My Spin: Rewriting History | Beaufort County Now | Am I alone or did it strike you as ironic that our State Board of Education met during Black History Month to determine how to characterize slavery and racism in social studies classes?

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My Spin: Rewriting History

Tom Campbell
    Am I alone or did it strike you as ironic that our State Board of Education met during Black History Month to determine how to characterize slavery and racism in social studies classes? Some charged the board was trying to rewrite history, but the truth is we've been rewriting history almost since the first settlers arrived on our Outer Banks in 1584.

    "History is written by the victors," Winston Churchill said. It's true. Think how the early settlings of this nation were portrayed in your history classes. I can still picture the image of pilgrims, wearing largely black costumes and funny looking hats as they mingled amongst the friendly natives, who taught them how to exist in this new land. Can't you remember the tale of how colonists sat together at table with the Indians, as they were mis-correctly called, for the first Thanksgiving feast following the fall harvest?

    What we weren't told was that those settlers brought with them smallpox, measles and influenza viruses that infected those indigenous people and wiped-out large percentages of them. And while we learned about warfare between the colonists and natives it wasn't explained that much of the fighting resulted from white newcomers claiming ever larger amounts of lands, building permanent settlements and villages — a concept foreign to those First Peoples of America. If there was any discussion about ultimately driving them off their lands into reservations or The Trail of Tears, it didn't stick in my memory.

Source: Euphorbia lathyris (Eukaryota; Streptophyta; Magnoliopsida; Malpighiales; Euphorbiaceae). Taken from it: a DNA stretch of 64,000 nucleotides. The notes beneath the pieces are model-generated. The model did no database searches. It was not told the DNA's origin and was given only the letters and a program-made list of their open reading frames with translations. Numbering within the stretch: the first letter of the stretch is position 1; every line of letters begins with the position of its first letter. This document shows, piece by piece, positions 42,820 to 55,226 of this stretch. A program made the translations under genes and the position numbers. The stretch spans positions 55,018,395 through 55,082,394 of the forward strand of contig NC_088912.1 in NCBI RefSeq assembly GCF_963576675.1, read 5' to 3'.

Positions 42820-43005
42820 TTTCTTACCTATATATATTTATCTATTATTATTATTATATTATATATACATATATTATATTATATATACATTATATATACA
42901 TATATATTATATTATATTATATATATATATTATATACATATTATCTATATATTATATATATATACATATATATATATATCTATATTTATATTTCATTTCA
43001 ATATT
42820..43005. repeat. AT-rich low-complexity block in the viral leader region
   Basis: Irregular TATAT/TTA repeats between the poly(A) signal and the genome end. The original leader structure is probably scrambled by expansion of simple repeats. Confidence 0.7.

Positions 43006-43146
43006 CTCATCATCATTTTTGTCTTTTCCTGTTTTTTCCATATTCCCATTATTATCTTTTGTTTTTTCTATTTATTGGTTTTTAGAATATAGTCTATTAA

It shouldn't surprise us that our history with slavery and racism also wasn't accurately portrayed. My history classes — back in the late fifties and early sixties — talked about how North Carolina was largely settled by yeomen freemen, granted small amounts of land to eke out a better life than the one left in England. Yes, there were plantations, but not as many as in Virginia and South Carolina. We understood those large estates required labor from slaves but, in the segregated schools I attended, we didn't hear a lot about the horrid conditions, mistreatment or backbreaking work. And you can call it by any name you want but there was then, and is now, systemic racism. Look up the definition of systemic. Just as oxygen is part of the pulmonary system, racism is part of the class system in this state and nation.

    It is past time we had a reckoning with history. We understand some don't want to know and some are fearful of what it says, because it might change their own story. But it is time we accurately and fairly report it, warts and all.

    Our state, as well as our country, has a deep schism of racial unrest, distrust and prejudice. We cannot and will not ever heal these problems until we start by telling truth. Hopefully, reconciliation and healing can come as a result.

    "The arc of the moral universe is long, but it bends toward justice," Martin Luther King, Jr. said. Former Attorney General Eric Holder added, "...it only bends toward justice because people pull it towards justice. It doesn't happen on its own."

    It is past time we pulled harder in that direction.


Tom Campbell is a Hall of Fame North Carolina Broadcaster and columnist who has covered North Carolina public policy issues since 1965. He recently retired from writing, producing and moderating the statewide half-hour TV program NC SPIN that aired 22 ½ years. Contact him at tomcamp@carolinabroadcasting.com.
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